problem using setuid ("-u" option) with BIND 9.10.3 on RedHat when listening on tun/tap interface
niall.oreilly at ucd.ie
Sun Sep 27 19:25:08 UTC 2015
On Sun, 27 Sep 2015 16:59:14 +0100,
Gordon Lang wrote:
> Here is the file info:
> glang at nstv1:/export/local/ISC> ls -ld bind-9.10.3/sbin
> drwxrwsr-x. 2 incadmin network 4096 Sep 26 10:39 bind-9.10.3/sbin
> -rwsr-xr-x. 2 root network 10095219 Sep 26 09:16
> glang at nstv1:/export/local/ISC>
> If I run "named" as user 'glang' without the "-u" option, it works
> fine -- "named" runs as root (due to the suid file bit) and it listens
> on port 53 of the configured ip addresses.
Real user is unprivileged, but effective user is, so it all works.
> If I run "named" as user 'glang' with the "-u incadmin" option, it
> does not work fine -- it runs with the change of process owner to
> 'incadmin', but it does not listen on any ip addresses.
Real user is unprivileged. Effective user is briefly privileged,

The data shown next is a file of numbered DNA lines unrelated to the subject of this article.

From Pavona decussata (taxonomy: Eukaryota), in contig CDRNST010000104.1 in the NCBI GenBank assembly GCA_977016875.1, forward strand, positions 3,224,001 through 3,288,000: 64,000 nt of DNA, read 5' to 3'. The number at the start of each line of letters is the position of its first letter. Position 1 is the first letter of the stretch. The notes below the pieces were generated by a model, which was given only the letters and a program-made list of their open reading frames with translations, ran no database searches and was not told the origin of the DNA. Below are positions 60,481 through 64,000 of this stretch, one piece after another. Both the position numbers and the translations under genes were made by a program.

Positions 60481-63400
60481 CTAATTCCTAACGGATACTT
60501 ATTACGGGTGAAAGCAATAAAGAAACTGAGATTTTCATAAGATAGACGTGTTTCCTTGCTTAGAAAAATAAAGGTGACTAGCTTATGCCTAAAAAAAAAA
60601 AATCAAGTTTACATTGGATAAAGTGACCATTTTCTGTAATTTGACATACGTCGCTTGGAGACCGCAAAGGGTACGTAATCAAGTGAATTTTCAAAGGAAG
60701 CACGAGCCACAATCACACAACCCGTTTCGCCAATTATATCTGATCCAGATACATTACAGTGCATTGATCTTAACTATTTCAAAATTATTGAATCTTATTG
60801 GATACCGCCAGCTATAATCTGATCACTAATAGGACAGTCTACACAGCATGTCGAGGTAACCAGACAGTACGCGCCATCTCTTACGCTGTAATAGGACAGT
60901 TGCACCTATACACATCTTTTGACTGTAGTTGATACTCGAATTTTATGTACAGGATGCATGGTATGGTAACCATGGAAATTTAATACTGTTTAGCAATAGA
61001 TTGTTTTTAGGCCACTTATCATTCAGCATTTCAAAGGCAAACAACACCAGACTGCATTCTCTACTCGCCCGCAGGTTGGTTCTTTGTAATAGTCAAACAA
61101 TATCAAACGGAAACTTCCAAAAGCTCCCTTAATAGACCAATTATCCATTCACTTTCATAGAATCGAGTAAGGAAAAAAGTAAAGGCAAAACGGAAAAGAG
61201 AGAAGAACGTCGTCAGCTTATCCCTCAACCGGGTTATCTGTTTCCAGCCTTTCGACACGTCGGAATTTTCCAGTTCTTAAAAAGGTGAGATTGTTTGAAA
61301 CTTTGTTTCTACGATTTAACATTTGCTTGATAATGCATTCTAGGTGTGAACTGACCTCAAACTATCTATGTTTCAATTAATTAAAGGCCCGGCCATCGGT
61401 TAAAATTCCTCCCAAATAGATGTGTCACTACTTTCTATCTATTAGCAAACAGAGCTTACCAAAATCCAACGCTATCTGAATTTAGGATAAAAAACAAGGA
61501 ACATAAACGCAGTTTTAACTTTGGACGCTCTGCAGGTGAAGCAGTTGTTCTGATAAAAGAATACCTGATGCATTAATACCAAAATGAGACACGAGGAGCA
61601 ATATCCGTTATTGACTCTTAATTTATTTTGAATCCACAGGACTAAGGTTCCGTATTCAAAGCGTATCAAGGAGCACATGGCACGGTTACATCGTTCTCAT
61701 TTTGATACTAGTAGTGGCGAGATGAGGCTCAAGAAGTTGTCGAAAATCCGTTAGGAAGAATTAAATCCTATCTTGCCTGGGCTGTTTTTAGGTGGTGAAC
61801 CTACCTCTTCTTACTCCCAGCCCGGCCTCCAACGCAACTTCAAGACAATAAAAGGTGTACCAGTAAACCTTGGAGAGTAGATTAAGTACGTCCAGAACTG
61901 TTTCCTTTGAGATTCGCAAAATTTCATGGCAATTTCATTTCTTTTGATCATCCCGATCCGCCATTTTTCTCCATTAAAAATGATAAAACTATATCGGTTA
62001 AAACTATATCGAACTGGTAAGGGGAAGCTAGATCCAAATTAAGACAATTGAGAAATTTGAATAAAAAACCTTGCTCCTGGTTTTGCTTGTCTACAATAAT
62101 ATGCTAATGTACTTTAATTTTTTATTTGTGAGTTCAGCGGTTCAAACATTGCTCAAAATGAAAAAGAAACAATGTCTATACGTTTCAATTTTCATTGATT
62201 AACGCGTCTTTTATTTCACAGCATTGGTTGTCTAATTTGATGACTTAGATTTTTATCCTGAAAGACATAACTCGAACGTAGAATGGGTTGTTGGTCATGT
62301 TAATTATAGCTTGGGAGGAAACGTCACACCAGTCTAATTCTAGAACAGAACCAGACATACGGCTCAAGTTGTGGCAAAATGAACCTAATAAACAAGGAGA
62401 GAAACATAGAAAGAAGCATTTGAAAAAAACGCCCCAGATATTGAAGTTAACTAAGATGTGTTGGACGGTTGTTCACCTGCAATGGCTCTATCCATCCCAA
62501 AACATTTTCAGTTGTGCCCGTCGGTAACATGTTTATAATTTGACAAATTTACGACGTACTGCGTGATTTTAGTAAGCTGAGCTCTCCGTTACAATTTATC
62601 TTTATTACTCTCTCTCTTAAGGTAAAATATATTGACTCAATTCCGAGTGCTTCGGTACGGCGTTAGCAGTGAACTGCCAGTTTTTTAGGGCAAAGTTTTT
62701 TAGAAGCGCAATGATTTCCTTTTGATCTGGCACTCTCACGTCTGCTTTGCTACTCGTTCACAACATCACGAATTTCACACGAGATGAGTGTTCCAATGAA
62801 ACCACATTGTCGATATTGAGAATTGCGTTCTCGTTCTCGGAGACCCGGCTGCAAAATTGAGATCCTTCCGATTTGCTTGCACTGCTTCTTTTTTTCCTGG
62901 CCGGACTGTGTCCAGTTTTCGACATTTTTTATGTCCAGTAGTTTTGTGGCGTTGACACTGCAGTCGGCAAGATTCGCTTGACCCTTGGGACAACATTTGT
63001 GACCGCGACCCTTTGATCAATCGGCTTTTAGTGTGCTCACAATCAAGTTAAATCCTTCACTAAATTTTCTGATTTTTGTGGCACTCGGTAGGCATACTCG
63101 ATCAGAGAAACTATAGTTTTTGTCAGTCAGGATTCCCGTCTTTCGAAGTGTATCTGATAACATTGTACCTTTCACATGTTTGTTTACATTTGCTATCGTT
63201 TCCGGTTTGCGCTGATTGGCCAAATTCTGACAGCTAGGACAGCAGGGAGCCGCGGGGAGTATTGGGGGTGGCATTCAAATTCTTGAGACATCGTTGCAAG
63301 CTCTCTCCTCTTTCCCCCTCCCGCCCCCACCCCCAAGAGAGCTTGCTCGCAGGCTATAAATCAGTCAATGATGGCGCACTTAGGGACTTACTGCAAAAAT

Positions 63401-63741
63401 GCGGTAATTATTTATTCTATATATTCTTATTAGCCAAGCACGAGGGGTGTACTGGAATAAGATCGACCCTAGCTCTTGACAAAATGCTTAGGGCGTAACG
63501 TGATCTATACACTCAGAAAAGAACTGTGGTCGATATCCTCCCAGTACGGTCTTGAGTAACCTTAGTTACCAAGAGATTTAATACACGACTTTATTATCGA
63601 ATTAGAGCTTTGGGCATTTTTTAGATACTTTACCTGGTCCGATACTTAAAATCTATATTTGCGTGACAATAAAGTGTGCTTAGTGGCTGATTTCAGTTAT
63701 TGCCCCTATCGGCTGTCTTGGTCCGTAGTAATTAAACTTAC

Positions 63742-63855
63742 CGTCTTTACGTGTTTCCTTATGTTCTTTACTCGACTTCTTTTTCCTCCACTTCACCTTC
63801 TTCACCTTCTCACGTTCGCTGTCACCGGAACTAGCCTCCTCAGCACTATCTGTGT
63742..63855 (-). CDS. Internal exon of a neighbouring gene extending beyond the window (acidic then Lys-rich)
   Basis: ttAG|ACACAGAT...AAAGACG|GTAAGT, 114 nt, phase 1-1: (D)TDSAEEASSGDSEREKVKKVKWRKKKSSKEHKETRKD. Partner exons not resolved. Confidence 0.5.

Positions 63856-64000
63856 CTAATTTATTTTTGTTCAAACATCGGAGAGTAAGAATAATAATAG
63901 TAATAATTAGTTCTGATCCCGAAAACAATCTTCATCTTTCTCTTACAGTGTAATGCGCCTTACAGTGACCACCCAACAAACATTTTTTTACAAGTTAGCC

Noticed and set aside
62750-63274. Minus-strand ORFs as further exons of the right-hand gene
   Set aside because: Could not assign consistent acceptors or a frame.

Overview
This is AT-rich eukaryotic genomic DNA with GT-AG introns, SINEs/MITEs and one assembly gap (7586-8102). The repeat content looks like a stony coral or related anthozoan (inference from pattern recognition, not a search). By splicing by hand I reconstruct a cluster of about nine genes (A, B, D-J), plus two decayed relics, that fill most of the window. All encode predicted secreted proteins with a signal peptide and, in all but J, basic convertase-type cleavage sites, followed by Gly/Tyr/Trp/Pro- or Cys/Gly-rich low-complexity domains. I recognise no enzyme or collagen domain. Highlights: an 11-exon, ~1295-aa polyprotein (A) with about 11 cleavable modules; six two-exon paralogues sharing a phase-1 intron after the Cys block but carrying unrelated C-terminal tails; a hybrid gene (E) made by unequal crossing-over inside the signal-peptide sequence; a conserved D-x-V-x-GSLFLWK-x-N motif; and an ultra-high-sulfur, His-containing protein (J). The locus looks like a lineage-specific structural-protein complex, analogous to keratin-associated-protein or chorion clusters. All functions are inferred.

and later unprivileged. In the section of the ARM which contains
copies of the man pages, I see the following description of the
Setuid to user after completing privileged operations, such as
creating sockets that listen on privileged ports.
On Linux, named uses the kernel’s capability mechanism to drop
all root privileges except the ability to bind(2) to a
privileged port and set process resource limits. Unfortunately,
this means that the -u option only works when named is run on
kernel 2.2.18 or later, or kernel 2.3.99-pre3 or later, since
previous kernels did not allow privileges to be retained after
I don't doubt that you're running a new enough kernel. However, I
guess that, since the real user didn't have the privileges in
question, the final effective user can't retain them. Without
checking kernel and/or named code, I'm afraid I can't do better then
> If I run "named" as user 'root' with the "-u incadmin" option, it
> works fine -- it listens on the configured ip's and it changes the
> owner of the process to 'incadmin'.
This is the "traditional" way to run a reduced-privilege instance of
named. I've used it, and I believe it's widely used. Are you sure
it's not adequately secure for your needs?
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